Chile: Volumes are 2% lower than last year
The production is going smoothly in Chile. Unlike in Argentina, the growing regions were not negatively affected by the weather, even though the week started with temperatures at 0 °C. In general, the oranges have a good color and are of good quality. Exports totaled around 19,448 tonnes at the end of week 27 and are therefore 2% lower than last year. 95.6% of those shipments were intended for the US, 2.2% for Latin America and 1% for the European market. Small quantities are exported to Canada and the Far East. A large share of the total consists of varieties such as the Fukumoto, Lane Late and Navel Late. Due to the strong demand in the US, growers are becoming increasingly interested in the Cara Cara variety, which is still small.
China: Oranges currently sold for low prices
The season for locally produced oranges has not yet started, with only some early mandarin varieties available here and there. It will be necessary to wait until August to see more local production available on the market. The current supply therefore consists mainly of imported oranges. South African and Australian oranges are gradually entering the Chinese market and their supply will increase in the coming period. The Spanish and Egyptian seasons are coming to an end and the supply is slowly falling. In recent weeks, there hadn’t been much supply and the price was high, but due to the new batches on the market, the price is currently lower.
United States: California
The season for Californian Navels lasted until the end of June, which is much later than most growers had anticipated. Normally, the campaign ends in May; however, many varieties were harvested later than they would in an average season. 2018 was a year with little volume and a good demand, while 2019 has been a year with a great volume, but a gloomy market. The price in 2019 amounts to around 13-15 $ / crate; in 2018, it was 16-18 $ / crate. Valencia oranges will continue to be available until September. The demand should pick up again then, when the schools resume their activities. The US also imports Navels from Chile. This season, people expect no gap in the supply of oranges.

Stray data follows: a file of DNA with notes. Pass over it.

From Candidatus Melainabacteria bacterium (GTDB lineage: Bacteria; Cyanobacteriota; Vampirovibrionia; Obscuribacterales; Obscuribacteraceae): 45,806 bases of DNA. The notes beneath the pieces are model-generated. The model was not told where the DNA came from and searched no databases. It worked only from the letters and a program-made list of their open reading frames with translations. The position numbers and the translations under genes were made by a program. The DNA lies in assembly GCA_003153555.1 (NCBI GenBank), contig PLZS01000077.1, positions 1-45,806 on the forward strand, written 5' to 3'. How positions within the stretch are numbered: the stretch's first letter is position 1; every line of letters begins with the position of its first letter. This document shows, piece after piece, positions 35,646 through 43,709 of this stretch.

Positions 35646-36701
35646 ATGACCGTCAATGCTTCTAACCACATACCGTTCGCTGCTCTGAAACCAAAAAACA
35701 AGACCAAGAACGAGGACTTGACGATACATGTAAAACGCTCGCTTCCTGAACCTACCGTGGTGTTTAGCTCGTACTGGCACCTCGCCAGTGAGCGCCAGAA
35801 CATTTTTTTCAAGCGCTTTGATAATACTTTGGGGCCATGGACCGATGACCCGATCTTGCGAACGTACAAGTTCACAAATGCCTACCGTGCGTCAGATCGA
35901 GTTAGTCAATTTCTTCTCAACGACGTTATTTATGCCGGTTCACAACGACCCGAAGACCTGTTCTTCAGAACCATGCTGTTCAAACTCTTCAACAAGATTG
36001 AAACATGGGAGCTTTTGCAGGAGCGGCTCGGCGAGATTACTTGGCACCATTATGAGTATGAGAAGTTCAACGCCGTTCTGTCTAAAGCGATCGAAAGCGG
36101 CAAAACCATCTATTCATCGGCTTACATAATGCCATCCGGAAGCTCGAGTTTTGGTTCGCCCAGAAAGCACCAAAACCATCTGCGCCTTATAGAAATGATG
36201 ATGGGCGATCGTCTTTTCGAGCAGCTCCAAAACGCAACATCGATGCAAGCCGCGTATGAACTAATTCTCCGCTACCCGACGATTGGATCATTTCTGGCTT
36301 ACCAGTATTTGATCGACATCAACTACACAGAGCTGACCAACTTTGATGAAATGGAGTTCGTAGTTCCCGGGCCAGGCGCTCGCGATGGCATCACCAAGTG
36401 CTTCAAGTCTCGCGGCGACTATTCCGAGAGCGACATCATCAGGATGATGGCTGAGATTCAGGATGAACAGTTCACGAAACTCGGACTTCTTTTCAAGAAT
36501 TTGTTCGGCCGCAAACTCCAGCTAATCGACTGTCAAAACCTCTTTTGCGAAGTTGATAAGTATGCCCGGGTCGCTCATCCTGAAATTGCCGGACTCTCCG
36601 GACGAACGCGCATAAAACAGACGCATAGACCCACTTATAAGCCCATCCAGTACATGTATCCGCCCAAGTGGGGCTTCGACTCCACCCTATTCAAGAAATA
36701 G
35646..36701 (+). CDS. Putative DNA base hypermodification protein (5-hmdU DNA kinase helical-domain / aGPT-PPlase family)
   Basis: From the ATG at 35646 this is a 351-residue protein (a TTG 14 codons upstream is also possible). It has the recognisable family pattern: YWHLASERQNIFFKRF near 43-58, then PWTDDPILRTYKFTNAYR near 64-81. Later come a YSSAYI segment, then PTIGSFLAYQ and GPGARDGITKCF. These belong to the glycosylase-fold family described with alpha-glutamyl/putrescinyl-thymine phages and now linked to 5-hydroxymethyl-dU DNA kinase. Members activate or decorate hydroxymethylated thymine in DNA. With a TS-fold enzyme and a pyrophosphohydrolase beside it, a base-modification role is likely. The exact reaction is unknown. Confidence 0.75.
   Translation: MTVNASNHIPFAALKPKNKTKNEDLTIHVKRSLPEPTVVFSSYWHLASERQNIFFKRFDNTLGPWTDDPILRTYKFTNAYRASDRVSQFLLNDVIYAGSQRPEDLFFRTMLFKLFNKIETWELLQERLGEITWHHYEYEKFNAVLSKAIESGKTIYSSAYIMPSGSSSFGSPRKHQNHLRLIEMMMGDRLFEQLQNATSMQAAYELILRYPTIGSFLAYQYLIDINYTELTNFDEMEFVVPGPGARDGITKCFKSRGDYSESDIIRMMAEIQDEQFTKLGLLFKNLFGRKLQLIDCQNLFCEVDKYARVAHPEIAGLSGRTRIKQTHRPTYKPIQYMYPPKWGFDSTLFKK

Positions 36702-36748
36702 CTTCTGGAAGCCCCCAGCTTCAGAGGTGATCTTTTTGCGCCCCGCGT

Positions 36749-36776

United States: Florida
Florida’s Valencia season came to a close in June. Until the end of July, the oranges on the shelves will come from cool storage. The growers can look back on a good season with high Brix levels. The healthy soils and good weather have played their part in this.
Florida is a region plagued by both citrus canker and Greening. The production improves every year. This time, the yield has been higher than last season’s, and new areas are also being planted. The demand is also good, although there were some problems between April and early May, when there were too many Navels on the market coming from California and other regions.
Australia: Best quality in 7 years
The winter season is just around the corner for Australian oranges. It has been stated that, in terms of quality, this is the best season in seven years. By the end of June 2018, 526,089 tons of oranges worth $ 373 million dollars were grown; an increase of 12%. Exports increased by 16%, to 190,043 tons. The Chinese market has grown by 26%. The market is dominated by the Navels in the winter and the Valencia oranges in the summer. -freshplaza.com